Divisible by Love

As my favorite tv show—The Big Bang Theory—comes to an end, it wrestled recently with a surprisingly feminist sub-plot: whether or not a woman should want to have children and what it means if she doesn’t. The series frequently pokes fun at parenting including the ambivalence surrounding having kids. Perhaps I have laughed a little too hard at some of these jokes, or maybe I appreciate that someone had raised a question that bothers me in my own struggles with motherhood*.

One of the comforting ideas promoted by The Big Bang Theory (TBBT) is that everyone thinks they will be a great parent before they have kids:

But until you have your own child, it’s just supposition and dreams wrapped in a pink and/or blue bow.

After you’ve spawned, that’s when the doubts creep in. And sometimes, watching families around you, it seems other people know a secret you don’t:

While my kid was gone this weekend, I had a near-epiphany.  The thought? I may not be the kind of mom I thought I would be, but maybe that’s because I omitted some key factors? Perhaps I have overlooked some pertinent aspect of Chaos Theory when I estimated my values?

Usually my parenting is rote reaction—a series of autonomic reflexes that keep my kid fed, clothed, and bathed (rinse, repeat daily.)  But, on occasion, the sheer boredom of the job inspires insanely bad impulses. Like, say, staying up to 3:00 a.m. to read a good book, hypothetically. Poor decision making rules the day that follows. Extreme caffeination makes one jittery and on-edge, and prone to blowing up at the darling child’s choice to paint his socks with green oil pastel crayons and walk all over the bedroom carpet leaving leprechaun tracks everywhere. Yelling and tears and self-flagellation follow. Most of the time, as a parent, it feels like I am winging it.**

While my child frolicked at camp, I had a chance to recharge. I could breathe. I got two whole nights of sleep! I realized it is much easier to judge my parenting when I don’t have my kid with me!  Or, to use a less sea-worthy analogy:

The time to measure the boat isn’t while it’s sinking.

It is really hard to assess your parenting skills while you are wallowing neck-deep in conundrums—like why carrots make terrible writing implements and what is that burning smell coming from the closet? My parenting hypothesis is this: one cannot reasonably evaluate what type of mom one is without the distance, space, and time to reflect on the parent-child dynamic. Even reviewing our decisions after the fact, we often magnify our mistakes and discount our successes as flukes—or simply neglect altogether to credit our input in the outcomes. I sometimes fall into the trap of thinking, “If only I had more energy, I could be the mom I want to be.” But that presupposes I know what kind of mom that is!

I remember a cartoon I read in a book entitled, Childhood is Hell by Matt Groening, which included a list of the 16 Types of Moms.  The book was destroyed during one of my son’s campaigns to erase literacy, so thank goodness for the internet:

Childhood is Hell The 16 types of Moms
I’m not entirely sure what kind of Mom I actually am. I’m just hoping it’s not all of them at once!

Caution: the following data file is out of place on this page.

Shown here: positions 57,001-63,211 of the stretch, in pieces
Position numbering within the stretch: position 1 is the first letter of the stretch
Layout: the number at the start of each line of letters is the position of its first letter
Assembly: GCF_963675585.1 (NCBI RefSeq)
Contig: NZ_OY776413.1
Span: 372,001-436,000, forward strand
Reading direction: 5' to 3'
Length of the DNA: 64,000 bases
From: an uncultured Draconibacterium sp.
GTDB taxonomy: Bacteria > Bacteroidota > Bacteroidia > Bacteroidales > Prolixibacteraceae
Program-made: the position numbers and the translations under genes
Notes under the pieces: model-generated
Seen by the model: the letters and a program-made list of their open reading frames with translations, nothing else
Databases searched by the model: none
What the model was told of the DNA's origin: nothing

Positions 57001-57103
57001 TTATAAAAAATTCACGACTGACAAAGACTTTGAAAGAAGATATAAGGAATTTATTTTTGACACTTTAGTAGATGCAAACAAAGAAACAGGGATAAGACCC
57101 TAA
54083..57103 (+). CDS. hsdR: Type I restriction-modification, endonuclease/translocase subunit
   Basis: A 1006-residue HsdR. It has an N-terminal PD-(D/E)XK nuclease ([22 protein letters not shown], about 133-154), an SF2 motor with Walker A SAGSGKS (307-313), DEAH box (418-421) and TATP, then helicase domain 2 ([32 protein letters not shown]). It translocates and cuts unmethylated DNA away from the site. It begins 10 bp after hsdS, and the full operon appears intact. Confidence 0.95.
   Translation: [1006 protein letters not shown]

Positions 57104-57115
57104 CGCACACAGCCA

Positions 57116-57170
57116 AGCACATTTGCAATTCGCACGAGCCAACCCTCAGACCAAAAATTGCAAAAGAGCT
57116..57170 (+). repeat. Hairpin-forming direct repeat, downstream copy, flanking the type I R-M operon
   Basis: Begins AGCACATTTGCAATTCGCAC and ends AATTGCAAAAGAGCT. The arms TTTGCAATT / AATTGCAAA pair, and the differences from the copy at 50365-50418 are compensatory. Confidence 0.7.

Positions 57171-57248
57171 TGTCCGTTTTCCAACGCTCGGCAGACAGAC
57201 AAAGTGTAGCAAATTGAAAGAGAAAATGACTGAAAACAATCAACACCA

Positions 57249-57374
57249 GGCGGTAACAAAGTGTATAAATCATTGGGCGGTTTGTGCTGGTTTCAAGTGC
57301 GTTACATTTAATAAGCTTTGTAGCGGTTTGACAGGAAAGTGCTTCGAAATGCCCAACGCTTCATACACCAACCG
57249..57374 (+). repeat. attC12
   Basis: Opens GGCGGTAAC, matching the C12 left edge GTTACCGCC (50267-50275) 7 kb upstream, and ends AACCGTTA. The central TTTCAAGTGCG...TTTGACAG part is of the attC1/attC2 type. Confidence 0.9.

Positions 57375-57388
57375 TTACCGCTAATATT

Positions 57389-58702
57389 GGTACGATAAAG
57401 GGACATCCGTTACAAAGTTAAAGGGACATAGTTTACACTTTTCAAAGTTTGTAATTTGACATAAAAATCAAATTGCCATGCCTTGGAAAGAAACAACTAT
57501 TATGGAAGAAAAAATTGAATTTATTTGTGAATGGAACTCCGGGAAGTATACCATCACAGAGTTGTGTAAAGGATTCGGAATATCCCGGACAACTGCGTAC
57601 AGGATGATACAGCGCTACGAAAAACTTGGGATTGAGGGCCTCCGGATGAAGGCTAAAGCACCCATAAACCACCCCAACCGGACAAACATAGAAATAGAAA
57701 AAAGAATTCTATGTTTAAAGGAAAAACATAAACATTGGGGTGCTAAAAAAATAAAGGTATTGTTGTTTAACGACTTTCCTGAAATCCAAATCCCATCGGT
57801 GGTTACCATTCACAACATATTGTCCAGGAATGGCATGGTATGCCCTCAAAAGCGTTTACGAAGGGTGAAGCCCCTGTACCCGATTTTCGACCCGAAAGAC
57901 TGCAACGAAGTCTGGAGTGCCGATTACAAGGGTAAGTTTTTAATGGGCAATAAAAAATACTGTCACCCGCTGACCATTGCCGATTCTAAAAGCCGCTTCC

When I first read this cartoon (and could still laugh at it), motherhood wasn’t on the radar. At the time, reading all the negative options, I hoped like heck I would be a “Fun Mom” or “Wonder Mom” without the side effect of being “Martyr Mom.” But I was/am honest enough to admit, I might not manage to achieve such grandiose heights. What I didn’t realize then, is Matt Groening was a keen observer of the range of human capability and fallibility. He just erred in implying that we would stick to being just one kind of mom at a time.

The Mom Deduction

What makes a good mom? Being able to give birth has next to nothing to do with whether you’ll be a good parent.  I know plenty of people who have adopted or fostered children successfully. So, reproduction ability aside, what makes a good mom? Let’s evaluate the possible internal factors using an excretory sliding scale (from zero to ten):***

Imperturbability Level—Shit doesn’t bother you or, if it does, at what level of shit does it happen?

BS Perception Filter vs. Gullibility—Are you a human shit detector or do your kids walk all over you?

Teflon Spirit—Do thoughtless acts slide right off or does that shit stick?

Humor Quotient—Can you laugh at that shit?

It’s entirely possible the Humor Quotient would be measured in negative numbers to offset the pain-in-the-ass metrics of the first three characteristics. I’m still mulling it over—this is a work in progress.

Questions Arise

  • Would having a low Imperturbability Level but a high Humor Quotient even that shit out? For example, when your kid trails red Jello powder from the kitchen to the bathroom where he decided to make a cup of juice, you could laugh at the mess he’s made instead of tearing him a new one?
  • Do we need to factor in the Age/Ability of the Child to comprehend his actions?
  • Can one overcome Gullibility over time?
  • Is there a finite number of times your child can claim to be ‘sick’ and ask to ‘stay home’ before your BS Perception Filter starts to ping unless he’s actively vomiting or bleeding?
  • And what about the quality of your Teflon coating? Can it be abraded by repeated callous acts so that the stink never really leaves you?

Would having the exact balance of these qualities mean you are automatically a perfect parent or can anyone fail regardless of innate good traits?